A few years ago my wife and I spent the evening in the home of friends who were highly respected in the Christian community. While backing the car out of their driveway, I commented to her that I felt there was something amiss in the family.
Then I second-guessed myself with, “Well, I could be wrong… it’s just an impression. Besides, we shouldn’t meddle in other people’s lives.” Soon we were home and the thought dismissed.
Two years later the couple was divorced: The culmination of years of deep-seated, but well-hidden family problems. The wife and children were left devastated and desolate.
The question I must ask myself when faced with friends who may be in trouble is, “Do I care enough to confront them?”
Or am I more worried about their rejection of me? About being wrong? Or about “getting too involved?”
Jesus cared enough to confront. When challenged by Peter to not go to the cross He retorted,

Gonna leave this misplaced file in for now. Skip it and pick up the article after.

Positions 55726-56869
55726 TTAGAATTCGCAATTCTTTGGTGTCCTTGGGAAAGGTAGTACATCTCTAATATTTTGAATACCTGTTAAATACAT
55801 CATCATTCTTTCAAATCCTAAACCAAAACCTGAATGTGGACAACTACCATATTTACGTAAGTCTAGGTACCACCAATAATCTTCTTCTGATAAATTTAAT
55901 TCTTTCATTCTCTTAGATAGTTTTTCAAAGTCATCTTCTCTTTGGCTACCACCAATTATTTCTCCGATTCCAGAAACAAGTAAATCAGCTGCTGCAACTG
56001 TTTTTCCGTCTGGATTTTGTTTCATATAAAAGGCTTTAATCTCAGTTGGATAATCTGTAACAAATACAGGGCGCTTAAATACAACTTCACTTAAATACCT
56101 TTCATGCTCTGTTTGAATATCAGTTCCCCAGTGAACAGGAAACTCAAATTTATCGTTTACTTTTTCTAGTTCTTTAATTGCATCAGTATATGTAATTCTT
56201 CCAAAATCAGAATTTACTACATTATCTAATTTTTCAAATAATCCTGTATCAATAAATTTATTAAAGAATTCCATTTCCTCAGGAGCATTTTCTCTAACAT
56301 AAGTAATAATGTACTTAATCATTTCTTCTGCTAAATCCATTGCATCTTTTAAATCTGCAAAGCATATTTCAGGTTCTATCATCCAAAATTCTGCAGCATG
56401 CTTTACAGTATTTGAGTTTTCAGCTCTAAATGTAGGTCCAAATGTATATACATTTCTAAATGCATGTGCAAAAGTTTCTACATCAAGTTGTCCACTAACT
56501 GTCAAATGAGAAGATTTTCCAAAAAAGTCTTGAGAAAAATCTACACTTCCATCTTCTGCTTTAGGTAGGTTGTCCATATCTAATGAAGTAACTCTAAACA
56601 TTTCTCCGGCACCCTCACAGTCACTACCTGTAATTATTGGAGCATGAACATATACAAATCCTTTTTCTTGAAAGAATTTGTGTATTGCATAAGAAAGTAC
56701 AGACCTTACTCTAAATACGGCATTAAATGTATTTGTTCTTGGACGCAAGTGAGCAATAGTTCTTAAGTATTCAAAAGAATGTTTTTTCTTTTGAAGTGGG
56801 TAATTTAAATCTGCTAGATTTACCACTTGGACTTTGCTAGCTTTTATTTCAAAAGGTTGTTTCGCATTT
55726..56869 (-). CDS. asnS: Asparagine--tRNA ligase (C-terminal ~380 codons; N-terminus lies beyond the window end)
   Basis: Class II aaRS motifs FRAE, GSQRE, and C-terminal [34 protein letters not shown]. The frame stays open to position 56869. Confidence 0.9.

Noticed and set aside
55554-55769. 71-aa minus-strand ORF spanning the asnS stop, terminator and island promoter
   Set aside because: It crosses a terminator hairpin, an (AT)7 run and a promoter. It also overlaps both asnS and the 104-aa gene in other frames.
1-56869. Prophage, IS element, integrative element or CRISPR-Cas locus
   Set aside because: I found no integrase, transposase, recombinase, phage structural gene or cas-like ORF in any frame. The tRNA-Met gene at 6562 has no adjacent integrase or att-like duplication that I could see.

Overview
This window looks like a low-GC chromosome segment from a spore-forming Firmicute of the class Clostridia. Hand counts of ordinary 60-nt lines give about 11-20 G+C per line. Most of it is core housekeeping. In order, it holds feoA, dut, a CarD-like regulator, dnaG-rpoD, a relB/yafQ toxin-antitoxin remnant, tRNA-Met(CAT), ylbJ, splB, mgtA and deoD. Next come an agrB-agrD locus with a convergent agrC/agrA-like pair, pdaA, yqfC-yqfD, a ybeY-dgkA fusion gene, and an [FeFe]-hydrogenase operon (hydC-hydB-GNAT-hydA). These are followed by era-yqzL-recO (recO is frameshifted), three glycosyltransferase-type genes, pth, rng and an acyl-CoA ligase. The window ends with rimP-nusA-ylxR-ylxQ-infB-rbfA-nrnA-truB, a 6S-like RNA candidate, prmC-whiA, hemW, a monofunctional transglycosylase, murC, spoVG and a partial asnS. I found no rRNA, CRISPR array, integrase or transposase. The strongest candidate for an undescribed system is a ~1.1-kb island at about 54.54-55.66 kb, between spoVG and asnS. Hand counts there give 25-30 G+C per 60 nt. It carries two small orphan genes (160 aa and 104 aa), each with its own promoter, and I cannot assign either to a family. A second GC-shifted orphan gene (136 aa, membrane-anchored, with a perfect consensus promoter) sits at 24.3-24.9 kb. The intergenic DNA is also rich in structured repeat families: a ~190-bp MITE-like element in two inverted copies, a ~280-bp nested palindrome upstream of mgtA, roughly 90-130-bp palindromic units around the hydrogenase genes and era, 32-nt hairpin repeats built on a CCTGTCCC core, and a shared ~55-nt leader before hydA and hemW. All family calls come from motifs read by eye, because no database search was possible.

“Get behind Me, Satan… you are not setting your mind on God’s interests, but man’s.” (Matthew 16:23)
Pretty stiff confrontation, wouldn’t you say? Yet Christ’s love for Peter is unquestioned.
James, the half brother of Jesus writes,
“If anyone has slipped away from God and no longer trusts the Lord and someone helps him understand the Truth again, that person who brings him back to God will have saved a wandering soul from death, bringing about the forgiveness of his many sins.” (James 5:19, 20 – Life Application Bible)
The opposite of love may not be hate but indifference. Therefore, when I choose to not confront a brother who may be in trouble, it is possible that I simply do not care… at least enough to confront?
That kind of indifference is not evidence of Calvary love.